OSU Trustees to Vote This Week on $1B Energy Outsourcing Deal

Ohio State University officials want to clinch a deal to lease the university’s energy facilities to a contractor that will make a $1 billion, up-front payment to the OSU endowment fund, The Columbus Dispatch reported on March 30.

In turn, the university would pay Ohio State Energy Partners about $55 million annually to operate the university’s energy-distribution asset – about what OSU spends now. The yearly fee would fluctuate, if operating costs change.

Under the terms of the pact, which will go before the university’s Board of Trustees for a vote on April 7, Ohio State would sign a 50-year agreement with Ohio State Energy Partners – a new entity that combines the interests and expertise of French multinational energy player ENGIE and the global investment management firm Axiom Infrastructure.

The partnership was chosen from among three bidding teams that emerged after a two-year process involving multiple rounds of proposals, according to the local news outlet.

OSU officials say that the privatization deal would enable the school to become more energy-efficient, and to boost research and development in energy technology.

In addition to the $1 billion up-front payment, Ohio State Energy Partners would pay Ohio State $150 million to support academics, including money for scholarships and faculty research. That payment would come in three phases over the life of the deal.

Moreover, the deal calls for the partnership to invest $250 million over the years in energy-conservation measures and other capital projects to further reduce the university’s energy use. It aims to improve energy efficiency by 25 percent over ten years, the newspaper reported.

For the capital projects, Ohio State will pay an agreed-upon amount of interest on the money that Ohio State Energy Partners spends or borrows for the projects. The arrangement allows the university to preserve its own borrowing capacity for other projects, officials told the news outlet.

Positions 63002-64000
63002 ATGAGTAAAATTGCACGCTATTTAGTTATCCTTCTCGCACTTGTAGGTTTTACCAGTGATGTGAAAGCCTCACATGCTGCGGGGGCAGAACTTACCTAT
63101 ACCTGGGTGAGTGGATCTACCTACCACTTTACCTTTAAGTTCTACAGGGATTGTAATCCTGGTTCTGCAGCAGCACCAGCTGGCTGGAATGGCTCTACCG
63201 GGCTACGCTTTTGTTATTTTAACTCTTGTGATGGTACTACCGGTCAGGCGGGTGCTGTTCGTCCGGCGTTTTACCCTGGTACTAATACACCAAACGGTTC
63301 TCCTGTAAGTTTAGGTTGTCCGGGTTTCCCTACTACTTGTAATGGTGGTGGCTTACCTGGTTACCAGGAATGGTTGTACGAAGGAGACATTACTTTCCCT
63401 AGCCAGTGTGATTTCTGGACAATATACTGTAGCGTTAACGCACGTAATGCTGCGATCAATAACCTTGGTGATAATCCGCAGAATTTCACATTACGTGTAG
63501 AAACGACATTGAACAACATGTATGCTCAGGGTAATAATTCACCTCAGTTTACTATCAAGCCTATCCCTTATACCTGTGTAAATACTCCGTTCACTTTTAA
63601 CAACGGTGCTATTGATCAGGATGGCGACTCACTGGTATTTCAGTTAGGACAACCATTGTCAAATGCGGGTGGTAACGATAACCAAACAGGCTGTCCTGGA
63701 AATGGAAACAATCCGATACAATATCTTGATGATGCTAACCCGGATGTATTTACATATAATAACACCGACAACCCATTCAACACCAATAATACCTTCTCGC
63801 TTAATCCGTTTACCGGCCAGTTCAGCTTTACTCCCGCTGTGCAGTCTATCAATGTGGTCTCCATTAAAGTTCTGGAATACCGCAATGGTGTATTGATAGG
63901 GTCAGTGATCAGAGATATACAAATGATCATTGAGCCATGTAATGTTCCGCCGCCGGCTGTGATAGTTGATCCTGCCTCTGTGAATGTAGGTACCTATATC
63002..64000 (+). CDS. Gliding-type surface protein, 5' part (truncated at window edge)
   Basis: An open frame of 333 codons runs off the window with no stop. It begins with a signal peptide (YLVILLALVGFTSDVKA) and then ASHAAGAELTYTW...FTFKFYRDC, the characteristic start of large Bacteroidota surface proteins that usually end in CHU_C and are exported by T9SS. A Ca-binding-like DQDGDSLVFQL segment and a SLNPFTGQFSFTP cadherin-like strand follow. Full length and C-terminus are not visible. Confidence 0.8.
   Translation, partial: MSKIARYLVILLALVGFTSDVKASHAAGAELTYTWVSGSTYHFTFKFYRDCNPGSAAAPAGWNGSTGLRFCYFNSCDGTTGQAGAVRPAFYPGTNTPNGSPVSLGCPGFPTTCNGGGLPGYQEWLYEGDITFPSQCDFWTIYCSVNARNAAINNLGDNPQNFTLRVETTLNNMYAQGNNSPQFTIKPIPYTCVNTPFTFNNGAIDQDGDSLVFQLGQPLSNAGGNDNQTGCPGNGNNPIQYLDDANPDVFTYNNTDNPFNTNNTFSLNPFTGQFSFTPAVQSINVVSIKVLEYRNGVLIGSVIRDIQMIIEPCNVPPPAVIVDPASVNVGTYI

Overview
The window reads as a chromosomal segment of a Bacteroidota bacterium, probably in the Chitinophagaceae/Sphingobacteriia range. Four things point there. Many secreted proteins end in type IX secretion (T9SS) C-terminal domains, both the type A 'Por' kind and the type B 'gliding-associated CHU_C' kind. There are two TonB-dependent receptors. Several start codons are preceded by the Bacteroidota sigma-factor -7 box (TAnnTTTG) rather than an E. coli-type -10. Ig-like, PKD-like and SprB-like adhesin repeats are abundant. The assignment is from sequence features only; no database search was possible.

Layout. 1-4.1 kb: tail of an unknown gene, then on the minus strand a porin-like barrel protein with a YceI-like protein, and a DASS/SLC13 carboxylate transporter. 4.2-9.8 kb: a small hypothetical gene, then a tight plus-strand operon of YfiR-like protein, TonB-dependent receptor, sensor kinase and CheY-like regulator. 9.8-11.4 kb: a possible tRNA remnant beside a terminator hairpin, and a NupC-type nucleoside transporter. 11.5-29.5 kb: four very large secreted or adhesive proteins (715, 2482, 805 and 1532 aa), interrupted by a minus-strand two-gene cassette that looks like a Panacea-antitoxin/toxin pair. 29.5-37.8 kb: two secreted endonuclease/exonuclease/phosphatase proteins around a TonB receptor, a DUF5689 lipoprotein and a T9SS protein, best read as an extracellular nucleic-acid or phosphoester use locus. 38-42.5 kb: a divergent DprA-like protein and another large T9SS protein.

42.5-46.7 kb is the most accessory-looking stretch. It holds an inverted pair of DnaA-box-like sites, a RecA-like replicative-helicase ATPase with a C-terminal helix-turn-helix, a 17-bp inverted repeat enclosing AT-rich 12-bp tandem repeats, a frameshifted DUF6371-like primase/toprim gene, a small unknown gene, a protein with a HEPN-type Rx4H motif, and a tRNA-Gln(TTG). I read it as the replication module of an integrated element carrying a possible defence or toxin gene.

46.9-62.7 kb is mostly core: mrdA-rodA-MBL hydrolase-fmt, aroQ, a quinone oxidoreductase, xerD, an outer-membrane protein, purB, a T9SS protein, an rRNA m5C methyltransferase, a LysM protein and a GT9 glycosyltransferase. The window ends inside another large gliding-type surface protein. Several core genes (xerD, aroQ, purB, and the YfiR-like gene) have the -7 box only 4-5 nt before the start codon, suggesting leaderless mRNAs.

The deal has been controversial, The Columbus Dispatch said, noting that union employees now paid by OSU to operate the energy platform – representing about half of the 52 affected jobs – would lose their positions to outsourcing. Opponents also say the deal will dilute public control of what energy sources the university uses.

In response, OSU officials told the newspaper that Ohio State Energy Partners is willing to hire all 52 university employees affected by the energy deal. Ohio State also has offered to transfer any affected employee who does not want to work for the new company to a different university job at similar pay.

Under the terms of the agreement, the university would continue to buy its electricity, gas, and other power sources directly from suppliers, but officials believe that their new partners can help them to get a better price, the local news outlet said.

Finally, the proposed deal calls for OSU and ENGIE-Axiom to join in building a $50 million Energy Advancement and Innovation Center on campus, where faculty, industry experts, and students can investigate new energy technologies.

“This partnership would position us as an international leader in energy and sustainability and further strengthen Ohio State as a national flagship public research university,” President Michael V. Drake said in a written statement.

Jen King, senior research analyst for the American Council for an Energy-Efficient Economy, told the news organization that the proposed OSU deal is “definitely more comprehensive and extensive” than typical energy-management deals because of its long time span and the fact that it incorporates funding for academic and research purposes.

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